Microsoft has detailed the next iteration of its DirectX graphics API.
Unveiling the updated platform at GDC 2014, Microsoft said that DirectX 12 “introduces the next version of Direct3D, the graphics API at the heart of DirectX”.
“Direct3D is one of the most critical pieces of a game or game engine, and we’ve redesigned it to be faster and more efficient than ever before,” Microsoft explained.
“Direct3D 12 enables richer scenes, more objects, and full utilisation of modern GPU hardware.”
The firm added that Direct3D 12 wouldn’t just focus on high-end gaming PCs – expanding to cover tablet and mobile device uses too.
Questioning “What makes Direct3D 12 better?”, Microsoft responded: “First and foremost, it provides a lower level of hardware abstraction than ever before, allowing games to significantly improve multithread scaling and CPU utilisation.”
“Games will benefit from reduced GPU overhead via features such as descriptor tables and concise pipeline state objects.”
“Direct3D 12 also introduces a set of new rendering pipeline features that will dramatically improve the efficiency of algorithms such as order-independent transparency, collision detection, and geometry culling.”
Microsoft reassured gamers that DirectX 12 will “run on many of the cards gamers already have”.
Demonstrating the improvements over DirectX 11 using the benchmarking utility 3DMark, Microsoft championed DirectX 12’s improved multi-thread scaling and 50 per cent better utilisation of computer processors.
The new technology is said to provide “console-level efficiency” on PC, with Xbox One racing title Forza Motorsport 5 used as an example of using “console-efficient low-level APIs” which were previously exclusive to consoles – and will now be available on PC and smartphones as well.
DirectX 12 already has the backing of the two major graphics specialists – Nvidia and AMD.
Nvidia pledged to match Microsoft OS support for DX12, with all existing DirectX-supported GPUs to receive support for DX12.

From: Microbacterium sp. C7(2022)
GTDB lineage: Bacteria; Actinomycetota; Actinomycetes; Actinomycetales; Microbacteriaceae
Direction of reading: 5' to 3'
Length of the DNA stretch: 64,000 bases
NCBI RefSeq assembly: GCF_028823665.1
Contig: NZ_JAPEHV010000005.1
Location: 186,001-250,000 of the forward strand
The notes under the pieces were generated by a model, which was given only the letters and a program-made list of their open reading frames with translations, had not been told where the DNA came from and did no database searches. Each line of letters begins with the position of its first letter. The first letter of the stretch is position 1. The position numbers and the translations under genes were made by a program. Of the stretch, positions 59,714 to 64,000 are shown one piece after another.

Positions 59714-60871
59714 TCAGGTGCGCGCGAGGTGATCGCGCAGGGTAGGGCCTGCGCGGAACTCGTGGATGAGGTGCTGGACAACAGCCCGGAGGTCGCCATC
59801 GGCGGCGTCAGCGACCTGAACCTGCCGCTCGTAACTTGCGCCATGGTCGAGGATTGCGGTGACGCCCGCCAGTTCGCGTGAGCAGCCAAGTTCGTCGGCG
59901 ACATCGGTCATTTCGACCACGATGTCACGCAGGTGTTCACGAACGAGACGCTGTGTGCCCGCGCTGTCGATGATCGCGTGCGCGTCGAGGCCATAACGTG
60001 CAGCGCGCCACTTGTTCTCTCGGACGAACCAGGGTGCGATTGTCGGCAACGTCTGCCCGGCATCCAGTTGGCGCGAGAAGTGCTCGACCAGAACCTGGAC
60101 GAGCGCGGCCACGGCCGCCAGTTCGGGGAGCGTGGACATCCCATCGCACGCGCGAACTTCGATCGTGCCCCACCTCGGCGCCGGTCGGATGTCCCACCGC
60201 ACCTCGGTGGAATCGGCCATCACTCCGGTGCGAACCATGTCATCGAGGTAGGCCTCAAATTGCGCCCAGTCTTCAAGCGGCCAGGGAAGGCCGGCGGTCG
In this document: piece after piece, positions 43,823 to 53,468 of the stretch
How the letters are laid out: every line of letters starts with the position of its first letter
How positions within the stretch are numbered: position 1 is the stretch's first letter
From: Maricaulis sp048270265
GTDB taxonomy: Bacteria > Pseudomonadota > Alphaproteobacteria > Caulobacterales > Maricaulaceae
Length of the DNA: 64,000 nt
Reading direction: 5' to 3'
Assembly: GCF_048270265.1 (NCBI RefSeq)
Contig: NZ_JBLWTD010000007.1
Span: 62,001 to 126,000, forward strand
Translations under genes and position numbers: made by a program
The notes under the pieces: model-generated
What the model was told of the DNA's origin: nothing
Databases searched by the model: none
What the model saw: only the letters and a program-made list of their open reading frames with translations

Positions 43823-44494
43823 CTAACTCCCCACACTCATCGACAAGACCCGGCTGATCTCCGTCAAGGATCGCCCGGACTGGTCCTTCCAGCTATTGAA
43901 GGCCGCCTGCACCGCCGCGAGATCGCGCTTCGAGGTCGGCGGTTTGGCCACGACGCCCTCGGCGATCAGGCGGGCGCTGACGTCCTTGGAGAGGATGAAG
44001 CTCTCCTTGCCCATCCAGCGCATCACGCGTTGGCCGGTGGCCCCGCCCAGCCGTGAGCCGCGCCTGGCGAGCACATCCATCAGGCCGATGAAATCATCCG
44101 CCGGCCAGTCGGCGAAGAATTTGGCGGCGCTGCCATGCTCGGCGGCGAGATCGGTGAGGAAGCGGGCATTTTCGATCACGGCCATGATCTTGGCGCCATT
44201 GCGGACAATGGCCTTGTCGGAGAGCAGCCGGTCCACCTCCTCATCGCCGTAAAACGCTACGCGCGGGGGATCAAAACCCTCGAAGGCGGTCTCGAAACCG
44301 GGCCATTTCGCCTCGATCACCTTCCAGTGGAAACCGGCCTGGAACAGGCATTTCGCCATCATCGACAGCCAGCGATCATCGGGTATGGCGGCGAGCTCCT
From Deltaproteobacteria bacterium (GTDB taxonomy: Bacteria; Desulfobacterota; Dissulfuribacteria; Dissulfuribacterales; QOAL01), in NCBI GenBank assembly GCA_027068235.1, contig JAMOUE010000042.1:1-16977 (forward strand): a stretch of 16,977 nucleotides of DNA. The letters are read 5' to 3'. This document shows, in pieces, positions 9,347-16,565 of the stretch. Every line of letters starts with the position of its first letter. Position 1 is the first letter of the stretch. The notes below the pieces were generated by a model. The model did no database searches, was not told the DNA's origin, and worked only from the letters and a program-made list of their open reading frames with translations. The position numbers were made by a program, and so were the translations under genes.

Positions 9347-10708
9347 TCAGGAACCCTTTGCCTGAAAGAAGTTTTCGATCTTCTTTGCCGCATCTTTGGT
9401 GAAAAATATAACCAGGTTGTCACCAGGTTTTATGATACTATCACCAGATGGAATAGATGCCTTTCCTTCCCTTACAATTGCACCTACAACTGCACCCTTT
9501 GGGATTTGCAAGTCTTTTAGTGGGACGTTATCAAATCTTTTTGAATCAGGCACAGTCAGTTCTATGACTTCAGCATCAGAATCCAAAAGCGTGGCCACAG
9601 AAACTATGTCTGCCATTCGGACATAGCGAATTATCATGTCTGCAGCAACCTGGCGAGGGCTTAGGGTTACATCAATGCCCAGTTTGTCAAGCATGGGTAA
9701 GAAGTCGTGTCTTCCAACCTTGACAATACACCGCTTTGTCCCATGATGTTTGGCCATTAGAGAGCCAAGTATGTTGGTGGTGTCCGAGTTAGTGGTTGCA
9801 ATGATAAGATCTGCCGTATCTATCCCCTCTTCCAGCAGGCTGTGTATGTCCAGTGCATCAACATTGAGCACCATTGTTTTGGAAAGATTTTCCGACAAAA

Nvidia described the release of DX12 as another step in “invest[ing] heavily in the future of gaming on the PC”.
AMD also backed the upcoming API, echoing Microsoft’s words that the platform would converge console and PC gaming as it described DX12 as a ‘console-like’ version of the graphics API that has inspired PC gaming for nearly two decades”.
"AMD strongly believes in the benefits gamers and game developers can realise from lower-overhead API development," said Matt Skynner, corporate vice president and general manager of the graphics business unit at AMD.
"With the Mantle API, AMD has shown the world our commitment to incredible performance, and we look forward to enabling the same performance gains by supporting the industry-standard DirectX 12."
"AMD has always been an essential partner in the development of DirectX," added Anuj Gosalia, development manager for Windows graphics at Microsoft.
"As we start the next chapter for our historic API, we look forward to continued great collaboration with AMD to bring gamers the best possible performance on AMD hardware."
A DirectX 12 support schedule for AMD’s Radeon GPUs will be published “at a later date”, added the firm.
In regards to when gamers would be able to update to the new API Microsoft said that it was "targeting Holiday 2015 games".